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“I still dream at night and in my dreams I don’t have Alzheimers. Coming to the ‘Memoria’ group is a bit like dreaming.” Jeannette, living with dementia

In 2014, we devised a theatre show, ‘Memoria’, enabling people living with dementia and families to share their experiences of dementia on stage. ‘Memoria’ was performed to sold out audiences and was live streamed to over 4,000 people in 12 countries (including to Dr Uchide’s community in Japan!). The Memoria group continue to share their experiences in conferences and community settings, raising awareness and influencing policy.

If you would like to watch a performance of ‘Memoria’ you can find it here.

In 2015, I wrote a play about dementia – Belonging/Perthyn which was inspired by Dr Uchide’s dementia awareness play and deeply rooted in our creative work with people living with dementia and families. Supported by Arts Council Wales and The Baring Foundation, we produced a 6 week national tour. Matinée performances were attended by over 2,000 health and social care workers as dementia training. Susan Boyle’s sister didn’t feature, but Dr Uchide’s vision for a dementia supportive society is at the heart of the production.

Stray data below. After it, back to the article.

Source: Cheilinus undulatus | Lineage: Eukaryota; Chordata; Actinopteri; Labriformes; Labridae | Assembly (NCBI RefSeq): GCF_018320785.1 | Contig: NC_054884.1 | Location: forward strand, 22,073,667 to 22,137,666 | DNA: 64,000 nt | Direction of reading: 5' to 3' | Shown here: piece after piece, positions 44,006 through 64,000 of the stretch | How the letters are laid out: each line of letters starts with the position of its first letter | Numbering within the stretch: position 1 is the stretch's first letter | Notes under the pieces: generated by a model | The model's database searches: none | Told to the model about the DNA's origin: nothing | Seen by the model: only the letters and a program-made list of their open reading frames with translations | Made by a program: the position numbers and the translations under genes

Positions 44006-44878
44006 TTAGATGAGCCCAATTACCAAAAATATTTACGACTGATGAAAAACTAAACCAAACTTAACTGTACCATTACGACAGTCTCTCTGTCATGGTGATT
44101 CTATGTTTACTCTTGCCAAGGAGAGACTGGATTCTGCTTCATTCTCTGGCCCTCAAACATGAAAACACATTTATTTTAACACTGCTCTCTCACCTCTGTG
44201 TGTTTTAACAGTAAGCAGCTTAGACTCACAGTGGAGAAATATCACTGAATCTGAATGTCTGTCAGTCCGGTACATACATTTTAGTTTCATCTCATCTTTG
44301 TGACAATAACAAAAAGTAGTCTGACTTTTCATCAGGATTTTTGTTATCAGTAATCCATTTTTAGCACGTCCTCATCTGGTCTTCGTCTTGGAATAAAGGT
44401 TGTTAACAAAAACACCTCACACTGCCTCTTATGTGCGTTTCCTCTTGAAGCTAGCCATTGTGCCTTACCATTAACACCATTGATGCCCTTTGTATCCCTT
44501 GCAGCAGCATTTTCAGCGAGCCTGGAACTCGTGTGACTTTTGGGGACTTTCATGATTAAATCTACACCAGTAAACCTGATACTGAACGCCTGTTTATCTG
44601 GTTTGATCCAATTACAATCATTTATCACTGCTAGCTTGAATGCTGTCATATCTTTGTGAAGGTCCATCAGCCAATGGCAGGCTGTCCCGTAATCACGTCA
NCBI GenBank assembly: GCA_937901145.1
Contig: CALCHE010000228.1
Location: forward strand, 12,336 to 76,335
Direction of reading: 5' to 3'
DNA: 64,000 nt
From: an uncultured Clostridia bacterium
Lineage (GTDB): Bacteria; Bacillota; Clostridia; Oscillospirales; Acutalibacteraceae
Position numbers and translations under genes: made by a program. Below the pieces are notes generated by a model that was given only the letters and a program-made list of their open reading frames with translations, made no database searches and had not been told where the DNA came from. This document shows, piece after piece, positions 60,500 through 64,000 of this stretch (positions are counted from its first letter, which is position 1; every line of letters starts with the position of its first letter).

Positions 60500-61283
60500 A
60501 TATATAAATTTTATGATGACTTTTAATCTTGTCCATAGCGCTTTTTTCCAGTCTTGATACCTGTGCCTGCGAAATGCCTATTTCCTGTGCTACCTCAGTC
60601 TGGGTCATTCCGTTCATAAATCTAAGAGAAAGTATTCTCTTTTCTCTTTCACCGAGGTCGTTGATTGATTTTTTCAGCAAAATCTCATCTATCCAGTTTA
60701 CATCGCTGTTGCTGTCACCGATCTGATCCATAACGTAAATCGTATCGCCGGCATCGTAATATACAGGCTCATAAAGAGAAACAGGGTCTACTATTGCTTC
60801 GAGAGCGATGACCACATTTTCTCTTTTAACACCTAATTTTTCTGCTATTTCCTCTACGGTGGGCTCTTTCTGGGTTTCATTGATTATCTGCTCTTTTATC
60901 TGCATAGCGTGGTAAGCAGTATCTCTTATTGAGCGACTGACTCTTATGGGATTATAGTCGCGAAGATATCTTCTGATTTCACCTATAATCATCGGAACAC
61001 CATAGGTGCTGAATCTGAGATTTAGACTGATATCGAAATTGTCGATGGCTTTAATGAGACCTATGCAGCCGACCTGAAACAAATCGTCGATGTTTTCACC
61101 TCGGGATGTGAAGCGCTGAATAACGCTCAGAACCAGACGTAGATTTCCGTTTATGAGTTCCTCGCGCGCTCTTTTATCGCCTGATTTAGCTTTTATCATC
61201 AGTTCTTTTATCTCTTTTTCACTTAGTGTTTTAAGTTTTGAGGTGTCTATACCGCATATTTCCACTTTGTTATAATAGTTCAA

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“I am still thinking about ‘Belonging’ and all the little undercurrents that we ignore because we are too busy dealing with the big picture. Whatever job I think is more important actually isn’t and it will support me to redirect my energy to what matters to the person with dementia.” Residential Care Home Manager, Cardiff

I believe my experiences in Japan have strengthened my belief that compassion and hope become possible when we recognise our shared humanity. The Fellowship continues to influence my practice and the ripple effect has been extraordinary. Thank you WCMT and The Baring Foundation for supporting me to explore, dream and discover.

Karin Diamond is co-founder and co-director of Re-Live, a life story theatre company based in Cardiff, Wales.

This entry was posted on Monday, July 17th, 2017 at 1:02 pm